The success and survival of militant organizations depends on recruitment, reinforced by an ability to operate at the forefront of clandestine and military theaters, but due to the amount of visceral distrust, broken allegiances, and competition between al-Qaeda and the Islamic State, the likelihood of cooperating for the purpose of joint operations is highly unlikely at this point. Since being disowned by al-Qaeda, IS has sought to establish its own brand — but at a price. However, the Islamic State has set itself apart by achieving what al-Qaeda never fully could by establishing and controlling territory. Although IS has uniquely distinguished itself from al-Qaeda by securing territory and fertile grounds for recruitment and resources, it still lacks the Salafi-Jihadist validation once endorsed while under the al-Qaeda flag. Despite shared interests and common enemies, the current level of mutual benefits and interests is not likely to yield the potential for joint operations without the threat of further betrayal.
The Islamic State was funded by al-Qaeda when it existed as its affiliate ‘al-Qaeda in Iraq’ (AQI), though the Islamic State has since subsequently established its own increasingly sustainable lifeline independent of al-Qaeda and its subscribers. IS has been achieving sustainability through the group’s seizure of territory, allowing the group to generate revenue and resources through criminal activities, which include the illegal sale of oil, extortion of the local populations for food and resources, and trafficking in weapons and people. Additionally, while it may seem conceivable that al-Qaeda and IS could establish the foundations of trust necessary for possible future cooperation through trafficking in weapons or specialized training, the proliferation of these activities continues to increase dramatically throughout the Middle East, allowing both IS and al-Qaeda to remain well supplied, effectively reducing any need for cooperation. The Islamic State has greatly increased its own capabilities by ransacking and capturing equipment from the Iraqi and Syrian militaries. Zawahiri and Baghdadi know that every bullet prolongs their own survival, and that aiding one another will only prolong the competition and future confrontations between two organizations.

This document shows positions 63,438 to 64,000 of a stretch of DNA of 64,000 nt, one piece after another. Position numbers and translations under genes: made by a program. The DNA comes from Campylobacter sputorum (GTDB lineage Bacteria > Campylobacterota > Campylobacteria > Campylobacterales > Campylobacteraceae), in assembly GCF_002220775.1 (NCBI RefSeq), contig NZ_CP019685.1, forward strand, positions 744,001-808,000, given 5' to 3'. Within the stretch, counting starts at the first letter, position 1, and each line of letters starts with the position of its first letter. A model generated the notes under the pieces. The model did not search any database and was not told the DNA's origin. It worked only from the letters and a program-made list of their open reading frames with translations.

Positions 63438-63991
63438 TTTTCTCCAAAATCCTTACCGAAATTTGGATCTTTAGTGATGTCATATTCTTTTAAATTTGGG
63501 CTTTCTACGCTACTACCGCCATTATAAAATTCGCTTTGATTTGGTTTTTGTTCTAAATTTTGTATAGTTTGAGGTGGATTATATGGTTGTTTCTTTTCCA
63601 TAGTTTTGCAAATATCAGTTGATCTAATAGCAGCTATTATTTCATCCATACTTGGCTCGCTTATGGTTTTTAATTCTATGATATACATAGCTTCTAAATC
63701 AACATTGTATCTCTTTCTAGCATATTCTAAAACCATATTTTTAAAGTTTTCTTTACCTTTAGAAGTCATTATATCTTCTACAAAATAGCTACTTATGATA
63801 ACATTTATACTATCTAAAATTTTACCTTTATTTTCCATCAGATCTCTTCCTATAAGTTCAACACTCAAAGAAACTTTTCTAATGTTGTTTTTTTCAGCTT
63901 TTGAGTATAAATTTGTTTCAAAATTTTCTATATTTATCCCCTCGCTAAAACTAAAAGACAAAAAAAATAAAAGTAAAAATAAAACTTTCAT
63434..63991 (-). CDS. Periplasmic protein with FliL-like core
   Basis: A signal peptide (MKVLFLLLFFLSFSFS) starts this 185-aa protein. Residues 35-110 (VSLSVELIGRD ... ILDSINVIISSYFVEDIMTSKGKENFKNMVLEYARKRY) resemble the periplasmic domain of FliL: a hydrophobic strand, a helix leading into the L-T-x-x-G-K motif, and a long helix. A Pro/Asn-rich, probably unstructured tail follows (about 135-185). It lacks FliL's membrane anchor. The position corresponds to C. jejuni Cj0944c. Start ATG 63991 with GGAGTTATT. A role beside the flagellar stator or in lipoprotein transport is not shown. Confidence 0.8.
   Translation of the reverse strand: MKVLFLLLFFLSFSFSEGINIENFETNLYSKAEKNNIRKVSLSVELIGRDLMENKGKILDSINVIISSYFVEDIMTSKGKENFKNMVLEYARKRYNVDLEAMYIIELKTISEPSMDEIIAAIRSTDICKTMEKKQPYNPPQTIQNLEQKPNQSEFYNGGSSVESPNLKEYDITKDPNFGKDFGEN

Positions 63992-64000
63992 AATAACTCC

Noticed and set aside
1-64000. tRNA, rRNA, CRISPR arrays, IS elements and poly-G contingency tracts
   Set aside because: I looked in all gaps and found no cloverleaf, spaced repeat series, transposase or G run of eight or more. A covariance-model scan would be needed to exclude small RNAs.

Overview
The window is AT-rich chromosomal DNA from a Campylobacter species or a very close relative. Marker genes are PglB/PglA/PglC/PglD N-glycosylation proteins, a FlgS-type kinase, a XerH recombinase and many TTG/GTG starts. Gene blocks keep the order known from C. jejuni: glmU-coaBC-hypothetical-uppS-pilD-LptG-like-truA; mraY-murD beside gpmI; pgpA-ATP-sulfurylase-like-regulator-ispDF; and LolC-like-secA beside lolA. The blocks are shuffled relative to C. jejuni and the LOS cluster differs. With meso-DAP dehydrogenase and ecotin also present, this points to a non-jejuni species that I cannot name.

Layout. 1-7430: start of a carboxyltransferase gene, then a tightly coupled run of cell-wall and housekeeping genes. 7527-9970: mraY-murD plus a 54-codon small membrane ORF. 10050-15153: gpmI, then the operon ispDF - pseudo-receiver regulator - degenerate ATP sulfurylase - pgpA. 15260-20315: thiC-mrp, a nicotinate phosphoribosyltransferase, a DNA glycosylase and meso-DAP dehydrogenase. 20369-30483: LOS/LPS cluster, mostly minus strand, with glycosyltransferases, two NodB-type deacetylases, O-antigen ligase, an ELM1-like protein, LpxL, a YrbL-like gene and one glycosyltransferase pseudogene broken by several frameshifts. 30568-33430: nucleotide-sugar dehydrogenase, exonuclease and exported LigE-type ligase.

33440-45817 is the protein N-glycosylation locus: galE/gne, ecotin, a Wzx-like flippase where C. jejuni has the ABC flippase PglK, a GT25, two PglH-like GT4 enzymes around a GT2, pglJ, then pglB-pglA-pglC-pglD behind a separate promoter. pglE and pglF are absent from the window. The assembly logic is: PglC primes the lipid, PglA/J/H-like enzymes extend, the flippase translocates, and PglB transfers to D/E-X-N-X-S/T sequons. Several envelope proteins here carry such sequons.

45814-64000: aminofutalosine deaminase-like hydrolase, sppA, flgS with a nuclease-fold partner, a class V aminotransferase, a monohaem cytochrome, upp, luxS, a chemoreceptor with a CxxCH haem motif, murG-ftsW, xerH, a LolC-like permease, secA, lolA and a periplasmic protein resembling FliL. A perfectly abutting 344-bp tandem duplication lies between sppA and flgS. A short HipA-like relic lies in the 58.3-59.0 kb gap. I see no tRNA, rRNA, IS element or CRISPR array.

Cooperation relies on the level and extent of trust established between organizational hierarchies, which may be unattainable at present given the body count and expended resources of this violent and ideological feud – something militant jihadists do not easily forgive. There is limited trust between al-Qaeda and the Islamic State required for fostering fertile ground on which to establish potential future cooperation in repelling Kurdish militias, the al-Assad regime, and US-backed forces. If the present benefits of cooperation are not compelling enough to foster a truce, perhaps increased airstrikes and threat of mobilized and better equipped enemies will be enough for al-Qaeda and IS to resolve their conflict in order to prolong their own survival.